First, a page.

For deals that pass this due diligence process, a portion of the total loan is syndicated to investors while some of the loan remains on the lender’s balance sheet, ensuring that the lender “keeps skin in the game” and has the incentive to continue servicing the loan. In other words, lenders continue to have their own money at risk if anything goes wrong, so they are motivated to make sure everything goes smoothly.
Generally, the original lender and the crowdfunding investors in the loan are on equal footing. When the lender succeeds in recouping principal and earning interest on the loan, investors in the syndicated loan will as well.
Somewhere, the ghost of Adam Smith is smiling at this process, for this is division and specialization of labor at work: Lenders all over the country bring their specific experience to bear, while the syndicating platform specializes in evaluating lenders, reviewing their transaction diligence and building great technology for investors.
The syndicated model also has an additional benefit for investors—it provides better diversification. Just as investors can benefit from diversifying their overall portfolio by including real estate and diversifying their real estate portfolio by investing in different markets and asset classes, they will also benefit by investing alongside a diverse range of lenders.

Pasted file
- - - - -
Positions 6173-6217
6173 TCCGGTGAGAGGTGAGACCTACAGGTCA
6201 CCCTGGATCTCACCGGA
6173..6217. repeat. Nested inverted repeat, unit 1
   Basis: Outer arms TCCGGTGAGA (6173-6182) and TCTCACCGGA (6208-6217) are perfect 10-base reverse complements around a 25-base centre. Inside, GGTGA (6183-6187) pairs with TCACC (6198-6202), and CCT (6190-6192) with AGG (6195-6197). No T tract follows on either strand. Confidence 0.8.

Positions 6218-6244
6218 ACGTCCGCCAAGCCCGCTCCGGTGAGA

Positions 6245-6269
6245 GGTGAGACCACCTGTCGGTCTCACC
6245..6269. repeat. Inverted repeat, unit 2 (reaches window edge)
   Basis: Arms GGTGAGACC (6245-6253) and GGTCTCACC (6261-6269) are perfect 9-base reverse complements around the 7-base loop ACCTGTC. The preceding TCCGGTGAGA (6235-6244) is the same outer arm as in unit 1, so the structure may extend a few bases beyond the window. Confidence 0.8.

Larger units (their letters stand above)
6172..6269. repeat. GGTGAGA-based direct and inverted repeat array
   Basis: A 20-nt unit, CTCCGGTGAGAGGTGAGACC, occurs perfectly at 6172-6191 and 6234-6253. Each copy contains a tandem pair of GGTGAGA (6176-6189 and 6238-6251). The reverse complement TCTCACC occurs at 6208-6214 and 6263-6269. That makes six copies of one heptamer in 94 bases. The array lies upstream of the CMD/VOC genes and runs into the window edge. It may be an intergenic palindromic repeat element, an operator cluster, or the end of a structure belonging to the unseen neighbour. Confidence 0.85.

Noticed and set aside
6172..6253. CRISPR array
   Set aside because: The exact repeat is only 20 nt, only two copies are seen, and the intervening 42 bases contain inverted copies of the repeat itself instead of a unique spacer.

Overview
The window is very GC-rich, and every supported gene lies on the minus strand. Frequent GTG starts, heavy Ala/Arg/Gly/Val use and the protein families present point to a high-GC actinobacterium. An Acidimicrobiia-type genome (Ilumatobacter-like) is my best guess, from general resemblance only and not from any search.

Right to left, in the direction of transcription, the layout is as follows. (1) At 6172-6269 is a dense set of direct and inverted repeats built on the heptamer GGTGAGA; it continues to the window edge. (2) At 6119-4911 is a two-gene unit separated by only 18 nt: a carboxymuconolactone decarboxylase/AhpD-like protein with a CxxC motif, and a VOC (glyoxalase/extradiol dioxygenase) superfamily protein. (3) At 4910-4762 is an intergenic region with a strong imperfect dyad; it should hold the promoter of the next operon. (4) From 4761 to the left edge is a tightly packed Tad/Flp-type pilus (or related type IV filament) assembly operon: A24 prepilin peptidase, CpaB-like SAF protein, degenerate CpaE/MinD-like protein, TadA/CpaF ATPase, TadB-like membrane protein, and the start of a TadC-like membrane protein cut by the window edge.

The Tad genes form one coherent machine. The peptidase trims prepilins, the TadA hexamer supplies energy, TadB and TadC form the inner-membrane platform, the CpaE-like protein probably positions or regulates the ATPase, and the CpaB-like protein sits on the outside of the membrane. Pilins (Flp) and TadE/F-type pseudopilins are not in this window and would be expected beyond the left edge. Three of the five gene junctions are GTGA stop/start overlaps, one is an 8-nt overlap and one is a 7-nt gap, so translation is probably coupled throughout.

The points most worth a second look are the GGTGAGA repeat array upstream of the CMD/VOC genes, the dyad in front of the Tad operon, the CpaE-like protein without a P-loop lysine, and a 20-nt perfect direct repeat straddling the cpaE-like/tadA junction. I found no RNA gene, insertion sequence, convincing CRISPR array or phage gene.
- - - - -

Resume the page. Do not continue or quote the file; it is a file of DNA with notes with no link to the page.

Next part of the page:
Despite the advantages of this syndication model, it is almost entirely absent on the debt side of real estate crowdfunding, which is not terribly surprising, considering the relative youth of the industry. Given the small size of most transactions on crowdfunding platforms and the focus on single family fix-and-flip properties, commercial lenders have, to a large extent, remained on the sidelines.
As the crowdfunding space matures and more commercial lenders explore the possibility of syndicating their real estate debt, we can expect the volume of these opportunities to increase. Lenders and investors alike see potential in these offerings, and investors will gravitate to platforms that provide access to better real estate, more comprehensive due diligence and more diversification opportunities for their portfolios.
While we have already seen the emergence of real estate crowdfunding as a legitimate investment alternative, the proliferation of syndicated real estate debt offerings from established lenders will be a crucial next step in the industry’s growth, which should attract more individual and institutional investors to the space.
[Editor’s Note: To learn more about this and related topics, you may want to attend the following webinars: Investing in Commercial Real Estate, Basics of Real Estate Syndication and Crowdfunding from the Investor’s Perspective. This is an updated version of an article originally published on May 11, 2016.]
©All Rights Reserved. May, 2020. DailyDAC™, LLC d/b/a/ Financial Poise™
Charles co-founded EQUITYMULTIPLE, an online real estate investment platform, in 2015 and is responsible for shaping the strategic vision of the company and overseeing its daily operations. Charles also sits on EQUITYMULTIPLE’s investment committee and board of directors. Prior to EQUITYMULTIPLE, Charles was a real estate attorney with Simpson, Thacher & Bartlett, where he worked…